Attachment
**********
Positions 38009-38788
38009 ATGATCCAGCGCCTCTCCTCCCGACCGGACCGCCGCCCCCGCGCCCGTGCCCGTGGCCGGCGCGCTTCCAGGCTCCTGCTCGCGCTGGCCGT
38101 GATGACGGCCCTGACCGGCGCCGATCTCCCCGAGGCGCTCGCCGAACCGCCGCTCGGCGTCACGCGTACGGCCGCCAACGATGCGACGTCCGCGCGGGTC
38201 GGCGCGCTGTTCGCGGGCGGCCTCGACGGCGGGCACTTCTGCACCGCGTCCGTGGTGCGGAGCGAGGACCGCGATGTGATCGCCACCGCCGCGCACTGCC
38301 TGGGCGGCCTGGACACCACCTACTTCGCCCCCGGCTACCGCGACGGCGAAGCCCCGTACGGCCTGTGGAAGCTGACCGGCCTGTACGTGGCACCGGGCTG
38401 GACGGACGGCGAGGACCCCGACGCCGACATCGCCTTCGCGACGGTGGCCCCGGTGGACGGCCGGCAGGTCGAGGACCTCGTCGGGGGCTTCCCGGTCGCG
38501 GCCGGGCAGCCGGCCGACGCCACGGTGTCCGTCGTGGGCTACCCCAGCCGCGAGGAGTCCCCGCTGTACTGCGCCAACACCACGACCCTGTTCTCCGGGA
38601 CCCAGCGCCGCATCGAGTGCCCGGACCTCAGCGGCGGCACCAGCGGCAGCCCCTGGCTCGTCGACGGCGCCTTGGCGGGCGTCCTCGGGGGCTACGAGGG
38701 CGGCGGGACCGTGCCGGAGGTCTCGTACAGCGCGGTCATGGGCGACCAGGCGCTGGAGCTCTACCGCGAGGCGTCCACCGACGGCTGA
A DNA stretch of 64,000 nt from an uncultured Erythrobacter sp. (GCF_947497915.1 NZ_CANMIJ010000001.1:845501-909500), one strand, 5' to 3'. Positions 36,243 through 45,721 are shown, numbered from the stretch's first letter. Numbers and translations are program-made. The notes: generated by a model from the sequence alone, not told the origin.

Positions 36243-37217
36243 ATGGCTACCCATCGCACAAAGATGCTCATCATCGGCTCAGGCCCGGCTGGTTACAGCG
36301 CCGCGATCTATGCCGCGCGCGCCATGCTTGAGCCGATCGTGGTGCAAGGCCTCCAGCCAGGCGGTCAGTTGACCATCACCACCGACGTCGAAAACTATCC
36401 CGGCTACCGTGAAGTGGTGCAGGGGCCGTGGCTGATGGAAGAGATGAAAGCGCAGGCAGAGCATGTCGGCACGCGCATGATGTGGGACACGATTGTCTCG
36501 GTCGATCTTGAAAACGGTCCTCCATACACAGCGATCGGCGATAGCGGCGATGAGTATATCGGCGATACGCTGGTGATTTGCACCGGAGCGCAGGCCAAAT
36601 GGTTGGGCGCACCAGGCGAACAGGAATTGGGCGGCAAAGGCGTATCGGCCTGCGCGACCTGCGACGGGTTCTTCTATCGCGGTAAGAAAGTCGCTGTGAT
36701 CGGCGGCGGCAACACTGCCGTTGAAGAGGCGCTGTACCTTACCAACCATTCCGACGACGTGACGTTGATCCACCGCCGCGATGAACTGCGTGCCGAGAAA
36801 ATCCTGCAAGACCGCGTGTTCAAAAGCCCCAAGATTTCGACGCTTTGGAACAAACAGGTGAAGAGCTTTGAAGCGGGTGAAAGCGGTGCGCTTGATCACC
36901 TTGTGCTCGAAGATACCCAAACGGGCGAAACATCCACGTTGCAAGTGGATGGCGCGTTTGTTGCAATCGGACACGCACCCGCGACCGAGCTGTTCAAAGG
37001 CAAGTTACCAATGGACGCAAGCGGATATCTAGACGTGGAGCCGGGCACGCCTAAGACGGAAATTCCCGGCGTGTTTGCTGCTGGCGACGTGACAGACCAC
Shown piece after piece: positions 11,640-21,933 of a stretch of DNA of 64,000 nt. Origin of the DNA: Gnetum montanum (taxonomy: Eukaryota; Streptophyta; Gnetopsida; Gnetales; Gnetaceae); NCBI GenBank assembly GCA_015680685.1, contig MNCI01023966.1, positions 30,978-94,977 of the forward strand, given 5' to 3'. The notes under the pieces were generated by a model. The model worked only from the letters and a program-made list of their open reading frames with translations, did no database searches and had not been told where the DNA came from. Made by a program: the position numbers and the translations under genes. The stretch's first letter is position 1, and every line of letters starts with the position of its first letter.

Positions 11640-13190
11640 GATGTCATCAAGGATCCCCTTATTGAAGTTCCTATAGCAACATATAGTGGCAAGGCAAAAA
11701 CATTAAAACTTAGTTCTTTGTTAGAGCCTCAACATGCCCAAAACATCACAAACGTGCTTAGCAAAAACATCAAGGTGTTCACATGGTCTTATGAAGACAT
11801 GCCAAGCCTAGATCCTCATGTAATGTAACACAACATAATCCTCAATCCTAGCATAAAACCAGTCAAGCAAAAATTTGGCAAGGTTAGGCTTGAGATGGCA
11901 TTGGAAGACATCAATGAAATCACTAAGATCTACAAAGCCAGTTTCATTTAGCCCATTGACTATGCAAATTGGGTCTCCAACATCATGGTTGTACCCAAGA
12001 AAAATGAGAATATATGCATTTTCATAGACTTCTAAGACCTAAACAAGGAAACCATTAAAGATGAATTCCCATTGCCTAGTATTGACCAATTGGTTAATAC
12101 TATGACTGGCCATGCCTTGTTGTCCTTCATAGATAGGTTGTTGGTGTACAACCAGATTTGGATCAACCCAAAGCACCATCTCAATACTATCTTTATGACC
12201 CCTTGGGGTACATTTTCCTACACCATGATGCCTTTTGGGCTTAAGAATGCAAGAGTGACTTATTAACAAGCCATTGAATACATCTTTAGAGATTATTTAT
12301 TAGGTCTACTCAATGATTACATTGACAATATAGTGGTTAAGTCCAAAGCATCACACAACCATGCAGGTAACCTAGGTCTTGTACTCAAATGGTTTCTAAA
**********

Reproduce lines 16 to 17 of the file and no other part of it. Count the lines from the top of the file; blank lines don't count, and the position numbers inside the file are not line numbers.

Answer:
36601 GGTTGGGCGCACCAGGCGAACAGGAATTGGGCGGCAAAGGCGTATCGGCCTGCGCGACCTGCGACGGGTTCTTCTATCGCGGTAAGAAAGTCGCTGTGAT
36701 CGGCGGCGGCAACACTGCCGTTGAAGAGGCGCTGTACCTTACCAACCATTCCGACGACGTGACGTTGATCCACCGCCGCGATGAACTGCGTGCCGAGAAA